Tess Holliday says she wants to ‘normalize the fact that fat folks like moving their bodies’ after returning to the studio for her favorite workout — hot Pilates — following a month off.
The 35-year-old took to Instagram on Wednesday to share a sweaty selfie and video after her workout, and told followers that she was ‘so hyped’ to get her preferred exercise in that she nearly cried.
Tess went on to share a message to anyone who assumes that plus-size and overweight people don’t work out, insisting that she loves moving her body and she isn’t the only one.
Woohoo! Tess, 35, recently returned to private hot Pilates classes after taking a month off because her instructor stopped classes
Loving it: Sharing a post-workout video, she said she loves moving her body and ‘you can’t buy this kind of joy’
‘I just want to normalize the fact that fat folks like moving their bodies, and I love moving my body,’ she said
‘Guess who is FINALLY back at Hot Pilates! (I’m so hyped I’m almost cried lollll)’ she wrote post-workout, sharing a snap of herself in leggings and a sports bra.
Tess explained that her instructor — with whom she books private sessions — hadn’t been offering classes for a month but is now back in action.
‘Tired as hell but happy!!’ she wrote.
‘Y’all, I am so hyped, I just finished Pilates, with my red face and my frizzy hair,’ she added in a video. ‘I was finally able to get in, and if you can’t tell, I am just so happy, it’s insane. Insane, instant mood boost.’
She continued: ‘I just want to normalize the fact that fat folks like moving their bodies, and I love moving my body.
‘And, you know, I feel very grateful to be able to move my body in a way that makes me feels good. And you can’t buy this kind of joy. I mean I paid for the class, so you can technically. I’m just hyped. It’s good to be back.’
Tess has previously credited hot Pilates, and her instructor Sora Connor, for helping her ‘start to heal my relationship with my body & I feel truly connected: mind, body & soul for the first time in my life.’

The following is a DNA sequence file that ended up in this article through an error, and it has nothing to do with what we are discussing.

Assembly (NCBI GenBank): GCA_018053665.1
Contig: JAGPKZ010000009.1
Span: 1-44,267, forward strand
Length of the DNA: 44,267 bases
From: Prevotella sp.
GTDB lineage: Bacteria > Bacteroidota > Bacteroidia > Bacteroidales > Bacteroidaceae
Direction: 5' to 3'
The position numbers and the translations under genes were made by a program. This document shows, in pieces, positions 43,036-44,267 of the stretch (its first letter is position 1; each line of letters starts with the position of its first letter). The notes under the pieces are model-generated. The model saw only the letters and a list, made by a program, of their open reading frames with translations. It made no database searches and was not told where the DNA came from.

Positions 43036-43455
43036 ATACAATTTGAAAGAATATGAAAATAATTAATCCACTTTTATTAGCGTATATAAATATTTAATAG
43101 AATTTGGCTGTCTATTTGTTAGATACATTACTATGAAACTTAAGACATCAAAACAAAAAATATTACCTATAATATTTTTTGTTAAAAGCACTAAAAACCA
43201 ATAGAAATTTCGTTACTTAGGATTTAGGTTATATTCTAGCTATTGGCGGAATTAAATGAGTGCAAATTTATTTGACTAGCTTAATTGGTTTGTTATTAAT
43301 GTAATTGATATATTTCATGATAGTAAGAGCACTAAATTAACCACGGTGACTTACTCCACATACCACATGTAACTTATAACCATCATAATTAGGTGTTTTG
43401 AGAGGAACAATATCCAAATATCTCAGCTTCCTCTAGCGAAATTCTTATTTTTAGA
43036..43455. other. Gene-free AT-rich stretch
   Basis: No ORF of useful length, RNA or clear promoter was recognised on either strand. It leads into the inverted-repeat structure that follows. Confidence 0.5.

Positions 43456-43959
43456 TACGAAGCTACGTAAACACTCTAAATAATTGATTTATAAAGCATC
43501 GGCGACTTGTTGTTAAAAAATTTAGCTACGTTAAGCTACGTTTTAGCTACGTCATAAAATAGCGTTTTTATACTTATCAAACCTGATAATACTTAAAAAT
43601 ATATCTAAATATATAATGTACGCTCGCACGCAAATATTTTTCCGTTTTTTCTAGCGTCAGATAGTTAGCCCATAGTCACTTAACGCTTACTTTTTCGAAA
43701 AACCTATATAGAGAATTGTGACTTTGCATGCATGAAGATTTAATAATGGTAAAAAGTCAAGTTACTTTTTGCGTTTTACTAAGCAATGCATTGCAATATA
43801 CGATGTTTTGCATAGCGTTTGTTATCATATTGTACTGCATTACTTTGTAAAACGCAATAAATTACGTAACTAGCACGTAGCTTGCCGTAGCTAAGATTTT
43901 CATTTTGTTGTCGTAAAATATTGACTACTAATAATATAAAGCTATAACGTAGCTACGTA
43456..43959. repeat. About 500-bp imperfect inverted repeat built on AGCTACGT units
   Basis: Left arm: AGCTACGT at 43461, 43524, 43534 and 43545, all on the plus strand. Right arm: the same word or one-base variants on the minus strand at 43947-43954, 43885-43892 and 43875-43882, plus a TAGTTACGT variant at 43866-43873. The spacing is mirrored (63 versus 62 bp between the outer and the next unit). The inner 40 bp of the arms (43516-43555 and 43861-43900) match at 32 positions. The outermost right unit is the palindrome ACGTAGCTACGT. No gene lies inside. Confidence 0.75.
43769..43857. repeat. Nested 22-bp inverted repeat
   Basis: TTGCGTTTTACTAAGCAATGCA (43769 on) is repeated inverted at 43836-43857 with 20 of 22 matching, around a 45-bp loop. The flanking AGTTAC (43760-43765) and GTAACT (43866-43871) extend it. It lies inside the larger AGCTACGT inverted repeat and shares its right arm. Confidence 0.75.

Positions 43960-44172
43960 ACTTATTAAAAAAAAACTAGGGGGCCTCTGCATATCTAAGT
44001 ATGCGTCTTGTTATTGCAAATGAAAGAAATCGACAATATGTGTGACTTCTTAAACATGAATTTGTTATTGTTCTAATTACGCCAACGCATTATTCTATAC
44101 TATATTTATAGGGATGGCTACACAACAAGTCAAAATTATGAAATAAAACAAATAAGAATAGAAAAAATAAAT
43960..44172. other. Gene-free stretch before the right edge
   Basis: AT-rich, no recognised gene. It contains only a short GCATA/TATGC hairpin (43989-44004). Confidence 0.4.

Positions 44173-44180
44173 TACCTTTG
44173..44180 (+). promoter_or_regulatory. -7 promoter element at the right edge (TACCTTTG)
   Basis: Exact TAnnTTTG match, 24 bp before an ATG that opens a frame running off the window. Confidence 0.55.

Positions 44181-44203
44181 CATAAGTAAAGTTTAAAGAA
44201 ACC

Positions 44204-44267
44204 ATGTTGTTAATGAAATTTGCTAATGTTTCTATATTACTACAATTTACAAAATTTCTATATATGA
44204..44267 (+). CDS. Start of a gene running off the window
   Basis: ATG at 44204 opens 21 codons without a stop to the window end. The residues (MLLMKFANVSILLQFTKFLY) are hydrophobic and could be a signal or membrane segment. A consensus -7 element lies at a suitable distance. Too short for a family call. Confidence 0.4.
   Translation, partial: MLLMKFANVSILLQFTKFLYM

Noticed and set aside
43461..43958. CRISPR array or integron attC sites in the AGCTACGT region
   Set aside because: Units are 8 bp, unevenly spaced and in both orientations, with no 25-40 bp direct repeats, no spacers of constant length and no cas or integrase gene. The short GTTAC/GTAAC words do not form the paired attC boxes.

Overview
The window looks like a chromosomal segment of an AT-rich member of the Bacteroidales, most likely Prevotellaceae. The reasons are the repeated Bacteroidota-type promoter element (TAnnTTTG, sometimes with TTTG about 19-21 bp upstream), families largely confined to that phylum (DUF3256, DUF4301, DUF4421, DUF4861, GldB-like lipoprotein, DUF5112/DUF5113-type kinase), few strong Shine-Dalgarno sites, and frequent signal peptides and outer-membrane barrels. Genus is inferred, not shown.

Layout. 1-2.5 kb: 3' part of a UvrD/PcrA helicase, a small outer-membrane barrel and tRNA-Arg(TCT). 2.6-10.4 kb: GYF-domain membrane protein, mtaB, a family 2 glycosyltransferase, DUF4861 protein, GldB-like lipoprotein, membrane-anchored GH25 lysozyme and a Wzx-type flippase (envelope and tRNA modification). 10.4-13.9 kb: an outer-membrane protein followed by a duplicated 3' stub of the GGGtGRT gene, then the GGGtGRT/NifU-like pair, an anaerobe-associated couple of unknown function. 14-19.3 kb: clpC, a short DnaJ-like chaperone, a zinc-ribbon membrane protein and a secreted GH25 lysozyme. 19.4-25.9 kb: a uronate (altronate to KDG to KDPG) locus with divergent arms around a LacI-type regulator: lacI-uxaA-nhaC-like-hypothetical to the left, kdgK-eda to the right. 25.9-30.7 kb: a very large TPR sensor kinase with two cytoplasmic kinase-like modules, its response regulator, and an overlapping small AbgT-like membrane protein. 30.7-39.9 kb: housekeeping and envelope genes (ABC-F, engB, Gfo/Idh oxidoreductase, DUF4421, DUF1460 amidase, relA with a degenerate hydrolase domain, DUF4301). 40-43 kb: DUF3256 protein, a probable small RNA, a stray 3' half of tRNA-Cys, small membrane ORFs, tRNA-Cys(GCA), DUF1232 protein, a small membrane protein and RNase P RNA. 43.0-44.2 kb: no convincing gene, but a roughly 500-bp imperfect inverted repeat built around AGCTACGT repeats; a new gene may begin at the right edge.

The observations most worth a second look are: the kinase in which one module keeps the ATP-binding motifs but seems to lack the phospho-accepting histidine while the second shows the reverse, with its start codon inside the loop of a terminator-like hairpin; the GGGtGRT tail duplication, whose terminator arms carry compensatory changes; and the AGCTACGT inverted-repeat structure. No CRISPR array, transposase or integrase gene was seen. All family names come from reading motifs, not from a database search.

Her fave: Tess has previously credited hot Pilates, and her instructor Sora Connor, for helping her ‘start to heal my relationship with my body’
‘I feel truly connected: mind, body & soul for the first time in my life,’ she said
In past interviews and social media posts, Tess has fired back at critics who argue that she’s lying about working out.
‘My workouts were important for me to show because there’s so much judgment placed on me about what my life is like, and if I’m active or if I’m not active,’ she told People.
‘I struggle with it because I don’t want to feel like I have to prove anything to anybody.’
In 2019, she shared a video of herself at the gym to challenge haters.
‘Proving my critics wrong is my favorite workout,’ she wrote. ‘I use the hurt people throw my way as fuel to keep chasing my dreams, and you can do the same – Don’t let anyone tell you what you are capable of. You’re better than that.’
Her workouts aren’t the only thing she’s defended. In May, she posted publicly about her eating disorder in response to her growing frustration with people commenting on her weight and health.
‘I’m anorexic and in recovery. I’m not ashamed to say it out loud anymore,’ she tweeted. ‘I’m the result of a culture that celebrates thinness and equates that to worth, but I get to write my own narrative now. I’m finally able to care for a body that I’ve punished my entire life and I am finally free.’
Opening up: Tess recently revealed she is ‘anorexic and in recovery’ while sharing several selfies on Instagram
Honest: Tess tweeted about her eating disorder, saying she is the ‘result of a culture that celebrates thinness’
Triggering: The plus-size model warned people on Twitter and Instagram to keep their comments about her weight to themselves
She went on: ‘To everyone that keeps saying “you’re looking healthy lately” or “You are losing weight, keep it up!” Stop. Don’t. Comment. On. My. Weight. Or. Perceived. Health. Keep. It. To. Yourself. Thanks.
‘I’m healing from an eating disorder and feeding my body regularly for the first time in my entire life,’ she said.
‘When you equate weight loss with “health” and place value and worth on someone’s size, you are basically saying that we are more valuable now because we are smaller and perpetuating diet culture… and that’s corny as hell. NOT here for it.’
The mother of two added that people’s positive comments about her weight loss are triggering to both her and others.
‘For folks like me that are trying to reframe our relationships with our bodies and heal, hearing comments about weight is triggering as hell,’ she said.